The European Adventist Youth Congress 2022 took place in Lahti, Finland. This AYC, as it is also called, was the first Adventist youth congress of its size in Europe after COVID-19. The theme for the congress was “Plug In.” About 2,200 young people from Trans-European Division (TED) and the Inter-European Division (EUD) gathered for inspiring meetings, workshops, and social activities. The two main speakers were David Asscherick, cofounder of ARISE, and Daniel Bosqued, president of Sagunto Adventist College in Spain.
What follows are a few reflections from this congress from a pastor and someone who is reaching the age limit of youth congresses. First of all, in one way, this congress had everything you can expect. There was inspiring worship with singing and preaching. There were also a few short but very touching testimonies from attendees. The teaching in the various workshops was high quality and relevant. But more on that later.
As with many other similar events, there was a dedicated prayer room. The fellowship was great, and the program allowed time to meet new and old friends. During the congress, there were two main activities outside the meetings and workshops. One was a scavenger hunt where you could form teams and, through an app, go around Lahti to gather points. Basically, a fun and interactive way to meet new people and see more than just the inside of a congress hall. The other activity was twofold. One part was a 5K charity run raising money for the work of ADRA Finland. The other part was a so-called Exhibition of Nations, which consisted of stands and booths from the many countries represented in the congress. All of this took place in a cozy, crowded small harbor next to the lake in Lahti. Furthermore, the organizer of the congress had arranged for attendees to experience the most famous activity in Finland, namely sauna. To my knowledge, it’s the first time I’ve seen that in a youth congress. Well done, Finland!
As also expected, there was a baptism of 12 people on Sabbath. It is always a highlight when people get baptized in front of thousands of witnesses. It was a beautiful experience to see.
Photo courtesy of Peter Gille
When it comes to the meetings and speakers, I made a few reflections. Daniel Bosqued did the preaching in the mornings. He based each meeting on a story from the gospel of John. When he talked about plugging into the Spirit, he asked some difficult questions about norms and traditions we have in our liturgy as a church, and how that affects our lives. One of his points was that the more we separate from the Spirit, the more laws we create, both collectively and individually. What struck me the most was his ability to be balanced, sensitive, and respectful even if the topic could be very difficult. As a pastor myself, Bosqued gave me something to think about in how to communicate with clarity and sensitivity.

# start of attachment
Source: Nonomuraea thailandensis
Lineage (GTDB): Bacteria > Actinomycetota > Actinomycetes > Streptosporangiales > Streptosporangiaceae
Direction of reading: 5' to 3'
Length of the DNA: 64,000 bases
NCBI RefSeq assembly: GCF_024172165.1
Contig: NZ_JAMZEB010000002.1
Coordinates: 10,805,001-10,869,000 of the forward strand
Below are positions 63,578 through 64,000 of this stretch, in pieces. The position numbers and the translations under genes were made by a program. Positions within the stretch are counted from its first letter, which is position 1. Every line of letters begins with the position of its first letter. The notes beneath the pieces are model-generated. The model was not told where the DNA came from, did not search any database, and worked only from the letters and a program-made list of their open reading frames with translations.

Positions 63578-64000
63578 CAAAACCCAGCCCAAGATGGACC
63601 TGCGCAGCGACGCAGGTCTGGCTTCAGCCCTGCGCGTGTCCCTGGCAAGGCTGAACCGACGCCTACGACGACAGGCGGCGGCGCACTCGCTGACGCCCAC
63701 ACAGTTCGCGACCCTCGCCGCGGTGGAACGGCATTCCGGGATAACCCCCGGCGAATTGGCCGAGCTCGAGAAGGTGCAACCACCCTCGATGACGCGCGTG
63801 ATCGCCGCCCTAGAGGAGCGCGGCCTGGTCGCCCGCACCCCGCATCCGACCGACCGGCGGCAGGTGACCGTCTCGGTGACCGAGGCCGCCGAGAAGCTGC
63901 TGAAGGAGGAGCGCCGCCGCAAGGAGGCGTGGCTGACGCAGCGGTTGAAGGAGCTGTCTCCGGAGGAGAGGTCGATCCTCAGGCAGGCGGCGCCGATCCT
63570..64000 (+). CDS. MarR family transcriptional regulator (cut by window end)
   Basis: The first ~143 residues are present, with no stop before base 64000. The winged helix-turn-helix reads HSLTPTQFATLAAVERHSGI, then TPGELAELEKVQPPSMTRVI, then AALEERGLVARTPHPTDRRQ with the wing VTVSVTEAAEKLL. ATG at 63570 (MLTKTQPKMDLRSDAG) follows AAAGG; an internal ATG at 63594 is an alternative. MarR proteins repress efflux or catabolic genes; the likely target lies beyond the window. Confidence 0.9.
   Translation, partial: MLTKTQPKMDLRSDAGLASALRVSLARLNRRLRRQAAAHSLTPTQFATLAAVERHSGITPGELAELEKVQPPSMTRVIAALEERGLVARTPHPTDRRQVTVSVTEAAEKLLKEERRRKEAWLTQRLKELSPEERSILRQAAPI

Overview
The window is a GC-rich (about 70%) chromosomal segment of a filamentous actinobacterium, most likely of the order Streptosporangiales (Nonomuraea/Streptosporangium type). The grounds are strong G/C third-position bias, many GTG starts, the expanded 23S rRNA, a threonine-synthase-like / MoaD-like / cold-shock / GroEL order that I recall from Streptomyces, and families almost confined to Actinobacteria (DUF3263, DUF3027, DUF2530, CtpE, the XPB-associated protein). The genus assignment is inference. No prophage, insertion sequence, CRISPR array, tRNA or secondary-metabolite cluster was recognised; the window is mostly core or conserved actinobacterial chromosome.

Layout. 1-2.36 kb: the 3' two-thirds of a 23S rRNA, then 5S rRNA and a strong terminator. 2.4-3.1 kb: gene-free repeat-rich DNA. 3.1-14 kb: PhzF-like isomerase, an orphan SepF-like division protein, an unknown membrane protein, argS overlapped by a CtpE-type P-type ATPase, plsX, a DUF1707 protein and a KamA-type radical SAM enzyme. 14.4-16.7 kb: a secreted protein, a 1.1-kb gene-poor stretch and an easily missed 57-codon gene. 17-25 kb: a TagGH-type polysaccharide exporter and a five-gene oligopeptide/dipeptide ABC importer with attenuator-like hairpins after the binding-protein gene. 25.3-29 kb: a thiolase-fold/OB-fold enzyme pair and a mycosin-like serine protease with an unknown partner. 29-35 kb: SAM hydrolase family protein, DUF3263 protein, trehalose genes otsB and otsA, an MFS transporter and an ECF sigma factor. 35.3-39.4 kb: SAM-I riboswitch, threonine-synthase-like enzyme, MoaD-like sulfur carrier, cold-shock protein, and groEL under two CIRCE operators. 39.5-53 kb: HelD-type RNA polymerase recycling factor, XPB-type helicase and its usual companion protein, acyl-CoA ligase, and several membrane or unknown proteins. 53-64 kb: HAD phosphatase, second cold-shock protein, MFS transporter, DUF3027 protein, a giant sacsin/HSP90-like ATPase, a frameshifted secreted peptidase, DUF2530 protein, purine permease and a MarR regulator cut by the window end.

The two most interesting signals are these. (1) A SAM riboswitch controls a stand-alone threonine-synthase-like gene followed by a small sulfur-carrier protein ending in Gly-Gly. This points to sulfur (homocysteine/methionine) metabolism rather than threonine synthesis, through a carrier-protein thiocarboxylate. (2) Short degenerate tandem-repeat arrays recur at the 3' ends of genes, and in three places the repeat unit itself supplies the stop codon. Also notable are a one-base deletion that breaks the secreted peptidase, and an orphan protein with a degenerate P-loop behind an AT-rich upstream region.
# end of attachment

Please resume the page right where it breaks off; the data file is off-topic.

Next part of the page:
David Asscherick was the speaker in the evenings. Expecting his fast pace, rapid logic, and Twitter-friendly punch lines, I thought about something else. I remember a time, let’s say almost two decades ago, when many young people, including myself, listened to Asscherick. We got really inspired by a then younger preacher with a fascinating conversion. We grew in our faith due to his preaching and teaching. To this day, I have many friends who either have attended ARISE or will do so. Now I can see a new young generation growing up, and Asscherick is there now as he was for me and many others back then. Say what you will about his preaching, but I must give him that he is constantly there where it is happening and seems to never get out of fashion. As a pastor myself, I find that very inspiring and motivating.
Lastly, a few more reflections. The youth director of the Swedish Union of Churches said that this time, it was almost half as many attendees compared to the previous AYC in Spain in 2017. She reflected on this and what she sees in her work in Sweden: that many people are not really coming back to church after COVID-19, but those who do so seem very committed. In other words, we must keep this in mind and take advantage of that as much as possible, but we cannot forget those who we don’t see in our community after COVID, be it young or old.
Now a few words about the program content. The workshops about sex and relationships were most attended. They even had to be repeated because of the interest and the relatively small rooms they were held in. It is one of the few instances where I have heard such good workshops and teaching about sex and relationships in an event on this large scale, organized by the Seventh-day Adventist Church.
On the other hand, there could have been more to ask for in the content. For example, nothing to my knowledge was mentioned about church and what will happen post-COVID. More could have been done in that discussion—not to dwell on the past but to look forward. Also, there was a scheduled workshop about church and the environmental crisis, but it had to be canceled for some reason. But something more than just one workshop could have been emphasized on the questions related to environmental issues.
To conclude, it was a long-wished-for congress for many. Not perfect for all, and hard work for others. But certainly a blessing for everyone in one way or another.
Anton Torstensson has an MA in theology from Newbold College and is a pastor in the Swedish Union of Churches Conference.
Title photo courtesy of Noel Dekkerhus
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